FRANKFURT, April 5 (Reuters) – The European Central Bank could raise interest rates back to zero already this year to fight high inflation, Belgian central bank chief Pierre Wunsch said in a magazine interview, joining a growing group of policymakers now openly discussing a rate hike.
The ECB has kept rates in negative territory since 2014 and has not raised them in more than a decade, but a surge in inflation is now making an increase in the minus 0.5% deposit rate increasingly topical.
“Based on the current outlook, so with positive economic growth, we will raise interest rates to 0 by the end of the year,” Wunsch told Belgian magazine Knack. “It’s actually a no-brainer for me.”
“But I have to say that even within the ECB there has been no discussion about raising interest rates,” he added.
Inflation hit a record high 7.5% last month on surging oil prices, but some policymakers still argue that underlying trends are weak and price growth could slip back below the ECB’s 2% target over the medium term.
Wunsch took a different view, arguing that the target, even further out in time, has essentially been met, so it is time for the ECB to roll back extraordinary stimulus.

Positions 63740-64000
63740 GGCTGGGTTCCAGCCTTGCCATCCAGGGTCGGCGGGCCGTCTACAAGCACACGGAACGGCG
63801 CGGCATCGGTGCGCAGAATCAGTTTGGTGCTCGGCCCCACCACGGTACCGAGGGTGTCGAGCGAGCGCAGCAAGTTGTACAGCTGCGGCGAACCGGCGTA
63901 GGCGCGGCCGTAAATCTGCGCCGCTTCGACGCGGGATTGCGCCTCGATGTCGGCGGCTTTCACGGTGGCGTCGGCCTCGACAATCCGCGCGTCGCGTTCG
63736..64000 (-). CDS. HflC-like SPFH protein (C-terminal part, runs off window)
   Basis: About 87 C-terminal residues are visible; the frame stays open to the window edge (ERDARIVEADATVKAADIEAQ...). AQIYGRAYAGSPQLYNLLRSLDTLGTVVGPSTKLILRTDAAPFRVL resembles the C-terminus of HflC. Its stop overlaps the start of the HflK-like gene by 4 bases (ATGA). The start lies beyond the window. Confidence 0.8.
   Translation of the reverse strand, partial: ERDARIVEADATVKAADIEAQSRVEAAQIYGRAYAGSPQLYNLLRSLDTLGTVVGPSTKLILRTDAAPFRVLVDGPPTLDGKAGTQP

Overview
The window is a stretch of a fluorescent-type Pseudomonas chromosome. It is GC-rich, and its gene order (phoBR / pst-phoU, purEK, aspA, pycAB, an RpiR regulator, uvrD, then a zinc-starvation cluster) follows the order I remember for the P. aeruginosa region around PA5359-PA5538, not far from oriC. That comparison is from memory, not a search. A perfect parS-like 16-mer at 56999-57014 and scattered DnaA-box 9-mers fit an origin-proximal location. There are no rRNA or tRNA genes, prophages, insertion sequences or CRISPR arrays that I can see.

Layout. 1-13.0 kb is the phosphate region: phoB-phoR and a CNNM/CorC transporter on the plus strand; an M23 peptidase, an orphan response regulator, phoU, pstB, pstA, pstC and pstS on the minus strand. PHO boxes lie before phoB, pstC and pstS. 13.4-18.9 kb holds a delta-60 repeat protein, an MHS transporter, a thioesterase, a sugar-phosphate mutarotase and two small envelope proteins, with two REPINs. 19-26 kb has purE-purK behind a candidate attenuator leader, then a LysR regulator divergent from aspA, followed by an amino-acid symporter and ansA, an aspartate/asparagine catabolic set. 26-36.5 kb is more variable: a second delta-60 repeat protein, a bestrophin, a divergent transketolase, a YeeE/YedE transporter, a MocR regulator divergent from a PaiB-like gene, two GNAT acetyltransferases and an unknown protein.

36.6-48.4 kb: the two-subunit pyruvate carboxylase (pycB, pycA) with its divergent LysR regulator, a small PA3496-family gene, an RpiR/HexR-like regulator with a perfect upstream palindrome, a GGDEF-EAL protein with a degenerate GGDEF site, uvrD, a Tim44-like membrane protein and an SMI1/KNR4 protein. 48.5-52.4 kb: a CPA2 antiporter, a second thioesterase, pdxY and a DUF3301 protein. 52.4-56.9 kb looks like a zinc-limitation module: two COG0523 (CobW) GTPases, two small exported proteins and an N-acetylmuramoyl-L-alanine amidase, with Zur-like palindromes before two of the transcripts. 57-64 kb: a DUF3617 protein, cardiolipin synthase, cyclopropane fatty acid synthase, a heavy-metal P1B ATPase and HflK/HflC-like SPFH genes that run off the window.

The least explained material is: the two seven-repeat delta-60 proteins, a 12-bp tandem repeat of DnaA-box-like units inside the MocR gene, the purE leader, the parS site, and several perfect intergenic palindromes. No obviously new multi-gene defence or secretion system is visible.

He also said that rates could eventually peak at 1.5% or 2%, above the 1% anticipated by markets.
The central bank governors of Germany, the Netherlands and Austria, all considered among the most conservative on the rate-setting Governing Council, have also made the case for a rate hike in recent weeks, suggesting that a discussion about a move will soon be on the agenda.
Wunsch added that Belgium could suffer a recession if it lost access to Russian gas, but that was still a relatively minor price to pay in the current environment.
“That’s not too bad when I see what is happening in Ukraine,” he said. “Even a temporary recession is really just a detail compared to the economic downturn in Ukraine and the thousands of deaths that have already occurred there.”
(Reporting by Balazs Koranyi; Editing by Alex Richardson)
((Balazs.Koranyi@thomsonreuters.com; +49 30 220 133 623; Reuters Messaging: email@example.com))
This article originally appeared on reuters.com